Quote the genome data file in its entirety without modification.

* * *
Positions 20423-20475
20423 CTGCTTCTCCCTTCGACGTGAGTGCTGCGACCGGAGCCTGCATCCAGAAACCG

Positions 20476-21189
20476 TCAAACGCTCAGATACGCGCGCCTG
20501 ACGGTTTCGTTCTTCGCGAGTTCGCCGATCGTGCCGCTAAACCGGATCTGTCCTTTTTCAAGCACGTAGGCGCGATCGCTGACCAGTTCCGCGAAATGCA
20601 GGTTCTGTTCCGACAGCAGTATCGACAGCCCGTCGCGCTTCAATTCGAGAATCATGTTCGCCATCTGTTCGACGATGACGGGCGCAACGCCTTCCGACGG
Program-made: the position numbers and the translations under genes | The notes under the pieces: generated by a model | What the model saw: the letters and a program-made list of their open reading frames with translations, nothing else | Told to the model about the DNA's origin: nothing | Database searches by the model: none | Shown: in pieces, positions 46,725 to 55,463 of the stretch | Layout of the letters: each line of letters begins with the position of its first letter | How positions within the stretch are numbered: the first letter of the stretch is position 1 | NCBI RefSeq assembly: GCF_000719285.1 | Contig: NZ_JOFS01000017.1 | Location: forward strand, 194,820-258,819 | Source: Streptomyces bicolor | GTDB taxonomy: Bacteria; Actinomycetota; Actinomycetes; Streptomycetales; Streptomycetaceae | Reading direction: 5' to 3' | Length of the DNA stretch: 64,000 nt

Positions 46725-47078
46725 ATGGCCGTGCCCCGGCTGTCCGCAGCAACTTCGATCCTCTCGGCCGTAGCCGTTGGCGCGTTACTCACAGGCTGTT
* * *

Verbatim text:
Positions 20423-20475
20423 CTGCTTCTCCCTTCGACGTGAGTGCTGCGACCGGAGCCTGCATCCAGAAACCG

Positions 20476-21189
20476 TCAAACGCTCAGATACGCGCGCCTG
20501 ACGGTTTCGTTCTTCGCGAGTTCGCCGATCGTGCCGCTAAACCGGATCTGTCCTTTTTCAAGCACGTAGGCGCGATCGCTGACCAGTTCCGCGAAATGCA
20601 GGTTCTGTTCCGACAGCAGTATCGACAGCCCGTCGCGCTTCAATTCGAGAATCATGTTCGCCATCTGTTCGACGATGACGGGCGCAACGCCTTCCGACGG
Program-made: the position numbers and the translations under genes | The notes under the pieces: generated by a model | What the model saw: the letters and a program-made list of their open reading frames with translations, nothing else | Told to the model about the DNA's origin: nothing | Database searches by the model: none | Shown: in pieces, positions 46,725 to 55,463 of the stretch | Layout of the letters: each line of letters begins with the position of its first letter | How positions within the stretch are numbered: the first letter of the stretch is position 1 | NCBI RefSeq assembly: GCF_000719285.1 | Contig: NZ_JOFS01000017.1 | Location: forward strand, 194,820-258,819 | Source: Streptomyces bicolor | GTDB taxonomy: Bacteria; Actinomycetota; Actinomycetes; Streptomycetales; Streptomycetaceae | Reading direction: 5' to 3' | Length of the DNA stretch: 64,000 nt

Positions 46725-47078
46725 ATGGCCGTGCCCCGGCTGTCCGCAGCAACTTCGATCCTCTCGGCCGTAGCCGTTGGCGCGTTACTCACAGGCTGTT